Kansas Snapshots by Gloria Freeland - July 13, 2018
Sister Gaila and I have been talking about a road trip for years. We planned to visit the Mount Rushmore area in 2015, but opted
instead to fly to Uncle Stan and Aunt Kay’s home in California. I joked with them at the time that they were "
Taking precedence over the presidents."
But this year was the year!
We flew to San Francisco and spent two days in the Fisherman’s Wharf district. The first day, we climbed to the top deck of a Big Bus for an overview tour of the city, stopping at a farmers’ market along the wharf. After enjoying the bustle of vendors and street musicians, we hopped on another Big Bus and passed through China Town, the Financial District, Union Square, and the poverty-stricken Tenderloin area. The Haight-Ashbury district, famous for its “hippie” culture and 1967's “Summer of Love," followed. We got off at Golden Gate Park to look at orchids, water lilies, hibiscus and other exotic plants.
Then it was back on the bus for a ride across the Golden Gate Bridge. We weren’t sure if the cold wind would blow us off or freeze us, but we agreed it was worth the ride.
The second day was more serene. On the way to the John Muir Woods, our guide told us about San Francisco’s 1906 earthquake and fire, the 1915 Panama-Pacific International Exposition, and the fact that before the 1849 Gold Rush, San Francisco had been called Yerba Buena and had a population of less than 800. He joked that most of the lucrative fishing business had moved away from Fisherman’s Wharf, so tourists were now “the catch of the day.”
Our guide explained what we would see in Muir Woods, named the 10th National Monument by Teddy Roosevelt in 1908. The coastal redwoods, some 800-1,000 years old, depend on condensation from the fog for survival. He also mentioned that the Ewok forest scene in “Star Wars: Return of the Jedi” was filmed there. We then spent nearly two hours wandering the Hillside Trail, awed by the height and girth of the beautiful trees.
After being dropped in Sausalito and spending an hour going through shops and eating hamburgers, we took the ferry back to San Francisco. We then waited in line an hour to check the last item off of Gaila’s bucket list for the city - a cable-car ride.
The road part of the road trip began the next day when we picked up a rental car and headed in the approximate direction of the Central Coast town of Paso Robles, where we have family.
We were a bit nervous about driving - Gaila about doing it and I about navigating. But it wasn’t difficult and soon we were heading southward on the Pacific Coast Highway. The views were breathtaking!
We passed through Castroville - the artichoke capital of California - and soon were on the 101 Freeway to Paso Robles. Our hotel was across the street from the city’s town square, where we listened to a concert already in progress.
The next day, we drove to San Luis Obispo, where we toured the 1772 mission of the same name founded by Franciscans. The simple beautiful building still serves as the parish church. From there, it was off to the coast with stops at Morro Rock and other points. A highlight was watching elephant seals basking in the sun, flipping sand onto their backs and “barking” at each other. Another was walking in the sand in our bare feet, letting the ocean waves wash over them. But it did seem odd to think that while people back in Kansas were sweltering, we were having trouble staying warm in wet 60-degree winds despite wearing coats.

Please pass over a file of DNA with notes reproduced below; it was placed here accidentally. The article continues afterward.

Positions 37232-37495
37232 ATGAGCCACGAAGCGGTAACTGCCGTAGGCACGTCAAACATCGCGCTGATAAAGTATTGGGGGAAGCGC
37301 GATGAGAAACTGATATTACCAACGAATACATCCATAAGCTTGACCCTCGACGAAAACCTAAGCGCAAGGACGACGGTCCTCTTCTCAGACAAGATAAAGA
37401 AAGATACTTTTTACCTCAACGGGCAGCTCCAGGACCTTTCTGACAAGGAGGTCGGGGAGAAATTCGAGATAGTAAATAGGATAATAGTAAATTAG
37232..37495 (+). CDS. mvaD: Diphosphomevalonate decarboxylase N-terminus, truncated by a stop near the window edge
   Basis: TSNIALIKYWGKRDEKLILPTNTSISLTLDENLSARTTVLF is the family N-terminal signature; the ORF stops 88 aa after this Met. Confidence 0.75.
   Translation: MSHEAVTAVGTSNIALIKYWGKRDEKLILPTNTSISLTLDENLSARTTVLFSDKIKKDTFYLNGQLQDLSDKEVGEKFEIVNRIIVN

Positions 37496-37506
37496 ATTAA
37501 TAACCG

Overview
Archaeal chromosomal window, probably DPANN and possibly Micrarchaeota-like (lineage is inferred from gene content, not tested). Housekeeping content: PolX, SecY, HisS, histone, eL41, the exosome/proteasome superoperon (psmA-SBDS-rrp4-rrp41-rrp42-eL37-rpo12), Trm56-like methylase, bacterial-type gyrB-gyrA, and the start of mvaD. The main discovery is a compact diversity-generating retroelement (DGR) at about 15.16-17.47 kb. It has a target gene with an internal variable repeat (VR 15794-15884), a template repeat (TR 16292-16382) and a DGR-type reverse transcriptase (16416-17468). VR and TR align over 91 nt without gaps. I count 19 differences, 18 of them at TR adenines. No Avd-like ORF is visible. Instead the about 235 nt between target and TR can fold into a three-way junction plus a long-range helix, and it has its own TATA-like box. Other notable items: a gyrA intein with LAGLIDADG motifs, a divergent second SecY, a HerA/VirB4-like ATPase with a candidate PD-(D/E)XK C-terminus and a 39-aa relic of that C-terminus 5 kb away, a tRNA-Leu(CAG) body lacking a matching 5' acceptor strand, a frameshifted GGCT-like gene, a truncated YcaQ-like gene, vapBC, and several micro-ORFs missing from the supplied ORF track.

That night, we had dinner at our cousin’s son Jeff’s place and it was fun getting reacquainted with his family. We hadn’t seen his mother Linda for more than 40 years or met his stepfather Chris. We were fortunate to be there to join in on Jeff’s 44th birthday celebration.
The following day was an Angus-burger/wine-tasting event at their family’s Oso Libre (Free Bear) Winery. We had the best Angus burgers I’ve ever tasted and sampled several wines from their grapes.
The morning found us on the road again, off to Alhambra near Los Angeles to visit Uncle Stan and Aunt Kay in their new home. Stan, 95, and Kay, 96, moved there in late February from Chino Hills. Kay wanted us to figure out what sightseeing we might like to do, but Gaila and I said we had seen enough and were ready to just spend time with them.
Over the next couple of days, we chatted, took them to a nearby In ‘n’ Out Burger, made a few meals, and went through photo albums and boxes of items they hadn’t had a chance to unpack. We found an oval-framed picture of my Great-Grandmother Mary (Hillyer) Freeland and a soup tureen that had belonged to my Freeland grandparents. Stan and Kay wanted us to take those items as well as Stan’s World War II Eisenhower jacket and a quilt Grandma Ethel Freeland had made for their wedding 70 years ago. We had to borrow an additional suitcase for all the family treasures.
And then it was off to the Burbank Bob Hope Airport for our trip back to Kansas.
Once home, we agreed "too" was the operative word to describe the trip. It went by too fast, there was too much traffic, and it cost too much money. But sightseeing and spending time with family were just too much fun to complain about the other things.
Top (l-r): Glimpse of Haight-Ashbury as viewed from the upper deck of a Big Bus; Gloria and Gaila with Golden Gate Bridge - which is actually red - in the background; Gaila and Gloria in Muir Woods; sisters after their cable-car ride. Bottom (l-r): Morro Rock in Morro Bay; Sisters Gaila (left-front) and Gloria (right-front) with their cousin's son Jeff Freeland's (yellow shirt) family: daughters Liliana (yellow sweater) and Isabella (white top), wife Elizabeth (green top), mother Linda (red top) and Linda's husband Chris (sunglasses); Gaila ready to sample her Angus burger; sisters with their Aunt Kay and Uncle Stan at In 'n' Out Burger.